More often than not, women are subjected to some form of objectification–whether it be through the media or the opposite sex. But what of self-objectification?
Holly Grimsrud‘s work relies on that very concept. The Minnesota native is focused on exposing not only the self-objectification of women but the self-objectification of a modern society that holds steadfast to the teat of online social networking.
What is the overall inspiration behind most of your work?
“Iʼm inspired by people and the use of social media to exhibit intimate behavior. I am interested in portraying the face and figure in ways, which confront the notion of self-objectification. These paintings manifest how I see self-celebration and colorful behavior as actions, which reveal the vulnerability and self-containment of the exhibitionist.”
Grimsrud’s series, Locker Room Tableau, is a candid look into our own psyche and a preemptive strike on the future–it is also a window into her own deep fear. A collective body of deceptively sensual rhetoric, each piece is a foreboding interpretation of what we’ve become.
Tell us about the concept behind Locker Room Tableau…
“In Locker Room Tableau, a collection of performative work, I use the athlete’s body, underwear, a pair of sneakers and the Photo Booth crop to subvert the voyeur’s gaze into that of a Peeping Tom. In my cutouts, the female athlete is portrayed in a billboard-like Pop Art fashion; her faceless depiction representing a type of person, not a specific person. Caught at invasive angles in her underwear and Adidas sneakers, the figure is removed from her surroundings, and placed on a white wall, self-contained. My portrayal of the figure as a form of objectification, fetishization and vulnerability stems from the questions and fears I have about the shared private moments I see every day. I use the almost-naked athlete as a metaphor for the exhibitionists I observe online, who provide a tell-all, show-all take on their daily lives.”
What do you say to those who feel like your art objectifies women?
“I would agree that self-objectification is one of the points Iʼm addressing in my work. Often the most powerful art – paintings, prints, films, installations, etc. often investigate themes, which require provocative content to effectively communicate a message or evoke mood and feeling. I would also encourage them to reflect on the image they have seen or posted online. Have any been troubling? Have any been humorous, but maybe a little too private?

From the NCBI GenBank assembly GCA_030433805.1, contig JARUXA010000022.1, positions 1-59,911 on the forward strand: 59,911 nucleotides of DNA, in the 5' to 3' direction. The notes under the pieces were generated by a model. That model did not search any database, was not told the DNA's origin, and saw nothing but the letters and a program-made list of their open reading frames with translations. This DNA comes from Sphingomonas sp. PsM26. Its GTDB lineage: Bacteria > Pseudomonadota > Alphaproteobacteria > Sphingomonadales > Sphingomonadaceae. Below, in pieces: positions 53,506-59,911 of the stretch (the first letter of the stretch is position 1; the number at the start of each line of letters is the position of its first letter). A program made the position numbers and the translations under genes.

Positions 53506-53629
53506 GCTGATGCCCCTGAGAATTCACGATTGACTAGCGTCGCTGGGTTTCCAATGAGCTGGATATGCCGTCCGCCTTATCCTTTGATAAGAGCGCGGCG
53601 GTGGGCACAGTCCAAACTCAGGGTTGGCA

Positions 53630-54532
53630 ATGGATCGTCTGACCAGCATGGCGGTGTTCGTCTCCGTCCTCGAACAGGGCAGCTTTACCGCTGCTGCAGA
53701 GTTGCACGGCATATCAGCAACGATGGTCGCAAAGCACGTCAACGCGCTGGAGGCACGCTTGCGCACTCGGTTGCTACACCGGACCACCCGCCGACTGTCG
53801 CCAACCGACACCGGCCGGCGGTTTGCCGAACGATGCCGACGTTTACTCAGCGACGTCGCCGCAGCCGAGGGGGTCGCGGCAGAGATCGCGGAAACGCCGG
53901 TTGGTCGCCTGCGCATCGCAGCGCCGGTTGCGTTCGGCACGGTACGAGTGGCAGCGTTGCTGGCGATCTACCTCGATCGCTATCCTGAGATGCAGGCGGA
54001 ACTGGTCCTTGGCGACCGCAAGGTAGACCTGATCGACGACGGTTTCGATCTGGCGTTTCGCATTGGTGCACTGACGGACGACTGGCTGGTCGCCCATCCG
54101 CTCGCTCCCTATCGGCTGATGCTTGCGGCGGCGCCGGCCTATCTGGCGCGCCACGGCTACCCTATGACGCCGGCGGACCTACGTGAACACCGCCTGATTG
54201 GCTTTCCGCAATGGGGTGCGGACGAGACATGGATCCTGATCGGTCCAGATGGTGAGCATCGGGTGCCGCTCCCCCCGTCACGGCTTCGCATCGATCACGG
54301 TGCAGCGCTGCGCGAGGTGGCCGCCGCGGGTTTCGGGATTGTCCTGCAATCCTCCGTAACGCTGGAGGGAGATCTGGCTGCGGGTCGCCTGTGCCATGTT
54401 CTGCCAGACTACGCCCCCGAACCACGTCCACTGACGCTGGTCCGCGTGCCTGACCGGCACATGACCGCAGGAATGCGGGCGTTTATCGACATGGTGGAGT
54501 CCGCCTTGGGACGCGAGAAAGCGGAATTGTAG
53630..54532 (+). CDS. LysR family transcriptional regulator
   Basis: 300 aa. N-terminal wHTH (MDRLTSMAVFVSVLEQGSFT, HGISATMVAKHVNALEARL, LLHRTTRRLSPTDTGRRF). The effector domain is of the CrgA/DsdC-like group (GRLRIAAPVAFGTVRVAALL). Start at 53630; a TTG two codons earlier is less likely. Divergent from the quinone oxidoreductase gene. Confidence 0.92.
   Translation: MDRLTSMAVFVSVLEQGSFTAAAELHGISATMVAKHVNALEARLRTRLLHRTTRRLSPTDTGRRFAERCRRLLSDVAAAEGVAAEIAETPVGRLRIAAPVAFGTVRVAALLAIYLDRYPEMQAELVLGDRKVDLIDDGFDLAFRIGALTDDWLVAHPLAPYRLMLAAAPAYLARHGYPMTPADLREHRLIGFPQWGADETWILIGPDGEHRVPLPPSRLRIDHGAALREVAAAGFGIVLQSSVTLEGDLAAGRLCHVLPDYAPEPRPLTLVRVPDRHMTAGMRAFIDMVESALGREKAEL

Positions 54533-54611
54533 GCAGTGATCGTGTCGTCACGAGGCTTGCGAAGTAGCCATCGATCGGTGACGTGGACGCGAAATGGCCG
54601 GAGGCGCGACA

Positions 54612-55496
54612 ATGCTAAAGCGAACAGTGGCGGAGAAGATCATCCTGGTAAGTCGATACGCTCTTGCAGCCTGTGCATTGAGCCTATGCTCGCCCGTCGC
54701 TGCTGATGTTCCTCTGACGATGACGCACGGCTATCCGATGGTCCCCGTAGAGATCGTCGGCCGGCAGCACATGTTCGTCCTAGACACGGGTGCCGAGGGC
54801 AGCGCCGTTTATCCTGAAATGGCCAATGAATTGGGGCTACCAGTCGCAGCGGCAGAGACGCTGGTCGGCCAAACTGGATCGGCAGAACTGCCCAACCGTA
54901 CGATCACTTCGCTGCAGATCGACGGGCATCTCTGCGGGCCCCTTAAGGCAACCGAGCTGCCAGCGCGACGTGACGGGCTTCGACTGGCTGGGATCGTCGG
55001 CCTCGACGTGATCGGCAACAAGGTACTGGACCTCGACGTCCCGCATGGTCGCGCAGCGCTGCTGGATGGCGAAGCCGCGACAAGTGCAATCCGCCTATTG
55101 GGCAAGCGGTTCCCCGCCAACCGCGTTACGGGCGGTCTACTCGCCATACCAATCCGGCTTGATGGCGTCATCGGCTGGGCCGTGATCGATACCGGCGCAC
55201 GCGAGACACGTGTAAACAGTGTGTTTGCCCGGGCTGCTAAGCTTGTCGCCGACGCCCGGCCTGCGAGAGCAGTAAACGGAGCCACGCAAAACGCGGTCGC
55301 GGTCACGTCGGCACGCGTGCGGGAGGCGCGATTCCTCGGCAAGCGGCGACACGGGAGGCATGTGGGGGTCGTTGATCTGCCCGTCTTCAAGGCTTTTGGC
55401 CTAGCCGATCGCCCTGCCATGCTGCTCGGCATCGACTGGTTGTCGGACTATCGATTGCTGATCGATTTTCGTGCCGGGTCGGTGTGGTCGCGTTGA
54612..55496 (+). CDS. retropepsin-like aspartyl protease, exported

In Locker Room Tableau, the faceless figure is representing people (many of whom are women) who objectify themselves on a daily basis through the things they share online. The images I find are sexually suggestive, provocative and sometimes gross and offensive – a reminder of the times in which we live. Iʼm using painting as an alternative platform for discussing the state of identity politics and how it relates social networking and visual culture.”
You seem to retain a sporty motif with both Locker Room Tableau and your Dribble Prints, are you a sports junkie of the sorts?
“Absolutely! I grew up in Zumbrota, Minnesota – a town of 3,000 people – where my passion for basketball began at a young age. I have memories of chilly fall days, playing in my driveway, when it started to get dark early. Iʼd turn on the headlights of my parents car and run drills in my “strength shoes” – remember those? Iʼm not so sure the shoes worked, but I did eventually make it through four years of college basketball. Now I run marathons – next up, New York City on November 4th!
Most of my work is an extension of myself: a woman, artist and athlete. My dad, MFA Graphic Design, Indiana University and MA Painting, Mankato State University, and also a former basketball coach – always said to “do what is truly you.” This is something Iʼve taken quite literally in much of my work; for example, using myself as subject or adapting some of those familiar drills from my driveway to create spontaneous mark-making with a basketball.”
Overall, Holly Grimsrud’s work plays coy but secretly engages its audience in a honest conversation about who we really are as a society. She lures you in with the promise of panties and voyeurism but instead provides an enrapturing experience that leaves her audience in a state of purposeful questioning.